ALK-6. Finally, in the third group, are included the ALK-
1 and ALK-2 receptors [22]. The receptors involved in
the TGF-β1 action are the TGF-βRII and TGF-βRI, par-
ticularly, ALK-1 and ALK-5 [9,23-25]. The presence of
TGF-βRII and ALK-5 receptors has been extensively de-
monstrated in Leydig cells, Sertoli cells and germ cells
from mice [14], rats [26], boars [18], pigs [27], hamsters
[15] and humans [13,28]. ALK-1 receptor was recently
observed in Leydig cells from mice [14], hamsters [15]
and humans [28].
Other receptors capable of binding TGF-β members
are TGF-β receptor type III (TGF-βRIII) or betaglycan
[29] and the co-receptor endoglin [30,31]. The presence
of TGF-βRIII has been characterized in the testicular
cells [32] but endoglin receptor was characterized prima-
rily in endothelial cells [33]. Recently, the expression of
the protein and mRNA of endoglin has been reported in
Leydig cells from human and mouse testis [14,28]. The
pattern of expression of the TGF-β receptors in a given
cell leads to different responses exerted by TGF-β1 (see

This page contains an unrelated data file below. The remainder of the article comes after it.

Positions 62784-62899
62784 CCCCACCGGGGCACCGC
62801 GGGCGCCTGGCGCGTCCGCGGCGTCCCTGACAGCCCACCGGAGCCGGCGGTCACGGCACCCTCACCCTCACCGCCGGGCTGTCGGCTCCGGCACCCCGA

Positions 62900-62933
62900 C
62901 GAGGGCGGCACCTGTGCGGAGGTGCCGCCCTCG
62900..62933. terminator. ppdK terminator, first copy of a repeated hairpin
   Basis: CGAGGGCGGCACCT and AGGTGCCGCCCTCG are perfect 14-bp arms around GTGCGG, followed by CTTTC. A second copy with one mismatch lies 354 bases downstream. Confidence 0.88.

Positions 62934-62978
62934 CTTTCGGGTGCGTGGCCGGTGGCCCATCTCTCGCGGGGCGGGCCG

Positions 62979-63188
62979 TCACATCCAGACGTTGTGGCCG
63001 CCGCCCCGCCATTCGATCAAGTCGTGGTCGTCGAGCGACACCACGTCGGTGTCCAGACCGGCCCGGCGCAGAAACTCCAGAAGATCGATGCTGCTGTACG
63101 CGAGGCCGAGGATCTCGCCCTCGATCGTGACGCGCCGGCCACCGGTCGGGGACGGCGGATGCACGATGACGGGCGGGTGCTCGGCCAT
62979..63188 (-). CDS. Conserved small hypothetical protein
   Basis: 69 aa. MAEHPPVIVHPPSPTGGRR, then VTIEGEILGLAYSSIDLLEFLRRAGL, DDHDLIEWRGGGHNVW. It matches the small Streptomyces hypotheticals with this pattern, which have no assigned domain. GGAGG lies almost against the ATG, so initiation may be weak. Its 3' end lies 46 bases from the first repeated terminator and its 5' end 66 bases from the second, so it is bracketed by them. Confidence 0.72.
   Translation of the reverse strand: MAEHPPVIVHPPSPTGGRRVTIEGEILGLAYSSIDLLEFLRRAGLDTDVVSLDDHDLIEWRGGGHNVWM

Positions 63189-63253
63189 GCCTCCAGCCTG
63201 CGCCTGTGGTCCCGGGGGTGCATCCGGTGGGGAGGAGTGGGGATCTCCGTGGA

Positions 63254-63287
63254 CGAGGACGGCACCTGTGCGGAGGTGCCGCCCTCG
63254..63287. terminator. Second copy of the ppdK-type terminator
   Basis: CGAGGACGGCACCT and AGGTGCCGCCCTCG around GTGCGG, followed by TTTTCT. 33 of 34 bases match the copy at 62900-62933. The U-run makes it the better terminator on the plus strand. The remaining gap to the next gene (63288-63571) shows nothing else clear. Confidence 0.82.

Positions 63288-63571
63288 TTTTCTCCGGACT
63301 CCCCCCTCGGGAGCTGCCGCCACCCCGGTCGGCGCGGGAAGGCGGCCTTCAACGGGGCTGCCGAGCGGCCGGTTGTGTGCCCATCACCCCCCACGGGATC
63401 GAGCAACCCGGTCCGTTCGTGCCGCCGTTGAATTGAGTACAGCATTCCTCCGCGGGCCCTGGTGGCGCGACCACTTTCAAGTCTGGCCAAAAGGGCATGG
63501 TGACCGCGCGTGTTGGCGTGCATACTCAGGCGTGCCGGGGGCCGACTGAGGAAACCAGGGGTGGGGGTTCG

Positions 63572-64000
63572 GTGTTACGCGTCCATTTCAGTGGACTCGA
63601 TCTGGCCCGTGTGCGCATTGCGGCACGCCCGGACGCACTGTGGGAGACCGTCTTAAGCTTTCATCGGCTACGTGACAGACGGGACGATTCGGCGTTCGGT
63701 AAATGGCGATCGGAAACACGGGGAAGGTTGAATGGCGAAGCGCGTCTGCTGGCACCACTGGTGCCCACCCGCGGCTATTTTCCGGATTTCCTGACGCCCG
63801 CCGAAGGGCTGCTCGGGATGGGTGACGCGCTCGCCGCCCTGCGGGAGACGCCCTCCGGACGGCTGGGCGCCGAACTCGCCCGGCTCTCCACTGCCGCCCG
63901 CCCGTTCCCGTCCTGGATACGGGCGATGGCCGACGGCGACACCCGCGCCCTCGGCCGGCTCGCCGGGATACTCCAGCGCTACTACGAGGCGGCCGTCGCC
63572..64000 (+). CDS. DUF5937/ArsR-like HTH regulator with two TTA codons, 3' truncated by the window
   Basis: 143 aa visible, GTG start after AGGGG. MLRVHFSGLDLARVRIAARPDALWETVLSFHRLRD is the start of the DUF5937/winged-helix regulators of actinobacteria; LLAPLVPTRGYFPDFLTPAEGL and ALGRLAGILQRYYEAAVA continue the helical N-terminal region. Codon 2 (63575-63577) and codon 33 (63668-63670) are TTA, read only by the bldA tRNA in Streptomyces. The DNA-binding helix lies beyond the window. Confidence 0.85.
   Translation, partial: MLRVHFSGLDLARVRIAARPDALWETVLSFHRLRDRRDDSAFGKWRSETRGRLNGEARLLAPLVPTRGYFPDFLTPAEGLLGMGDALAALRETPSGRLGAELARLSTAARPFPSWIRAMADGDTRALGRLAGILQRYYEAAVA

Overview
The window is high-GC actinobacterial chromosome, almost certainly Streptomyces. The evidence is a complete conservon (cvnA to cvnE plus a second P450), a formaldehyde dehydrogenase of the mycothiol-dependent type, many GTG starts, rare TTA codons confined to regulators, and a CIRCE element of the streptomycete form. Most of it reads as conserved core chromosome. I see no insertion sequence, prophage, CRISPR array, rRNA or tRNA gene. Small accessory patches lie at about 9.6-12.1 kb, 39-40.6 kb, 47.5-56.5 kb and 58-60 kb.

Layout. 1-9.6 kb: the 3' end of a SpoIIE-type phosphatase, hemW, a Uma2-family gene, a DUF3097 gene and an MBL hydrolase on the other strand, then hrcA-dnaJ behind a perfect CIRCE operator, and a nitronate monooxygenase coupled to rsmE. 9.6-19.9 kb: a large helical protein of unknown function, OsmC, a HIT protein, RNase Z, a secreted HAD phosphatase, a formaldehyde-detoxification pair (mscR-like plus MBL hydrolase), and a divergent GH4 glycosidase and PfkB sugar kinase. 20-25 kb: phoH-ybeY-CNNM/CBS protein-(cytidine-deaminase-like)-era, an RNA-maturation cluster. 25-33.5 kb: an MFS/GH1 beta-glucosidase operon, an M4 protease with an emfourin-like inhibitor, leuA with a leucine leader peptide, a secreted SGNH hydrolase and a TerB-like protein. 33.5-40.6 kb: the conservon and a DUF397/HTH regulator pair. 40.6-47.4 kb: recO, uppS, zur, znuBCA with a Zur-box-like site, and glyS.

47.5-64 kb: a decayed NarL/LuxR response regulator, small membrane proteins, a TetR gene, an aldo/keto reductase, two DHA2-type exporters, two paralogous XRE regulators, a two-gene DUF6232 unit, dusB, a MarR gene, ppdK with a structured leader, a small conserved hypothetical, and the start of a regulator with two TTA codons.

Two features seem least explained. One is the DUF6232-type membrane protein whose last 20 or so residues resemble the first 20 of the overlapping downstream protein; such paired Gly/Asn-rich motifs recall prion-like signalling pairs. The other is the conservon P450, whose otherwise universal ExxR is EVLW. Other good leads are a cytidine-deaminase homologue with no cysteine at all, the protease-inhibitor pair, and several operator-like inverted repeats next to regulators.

1.4. Canonical and Non-Canonical TGF-β1
Signal Transduction Pathway
The TGF-β receptors have the ability to associate as ho-
momeric and heteromeric complexes. In this context,
TGF-βRII forms homodimers regardless of TGF-β bind-
ing and is constituti vely autophosphory lat ed [34,35]. TGF-
βRI also forms homodimers independently of ligand and
binding. Both ALK-1 and ALK-5 are not able to effi-
ciently bind to the ligand, except when they are associ-
ated with the TGF-βRII. Therefore, the binding of TGF-
β1 to TGF-βRII induces the recruitment and phosphory-
lation of ALK-1 and/or ALK-5 receptors and triggers the
intracellular signal transduction through the Smad pro-
teins (namely canonical mechanism) [4]. Eight different
Smad proteins are encoded by the human and mouse ge-
nome [4]. Only five Smad proteins (Smad1, Smad2,
Smad3, Smad5 and Smad8) act as a substrate for the
TGF-β receptors and are called R-Smads [5]. In this con-
text, ALK-1 receptor signals via the phosphorylation of
Smads 1/5 and ALK-5 receptor signals via the phospho-
rylation of Smads 2/3 [8]. This process induces the trans-
duction of the extracellular signal of TGF-β1 activating
downstream gene transcription [19,20,36,37].
The presence of Smad proteins in the testis has not
been thoroughly studied. At present, it has been describ-
ed in rats, i.e. the expression of the Smads 1, 2 and 3 in
Leydig cells, Sertoli cells and germ cells [38,39]. In
mouse postnatal testis, Smad1 has been detected in sper-
matocytes and round spermatids [40]. In the prepubertal
mouse testis, the expression of Smad5 has been reported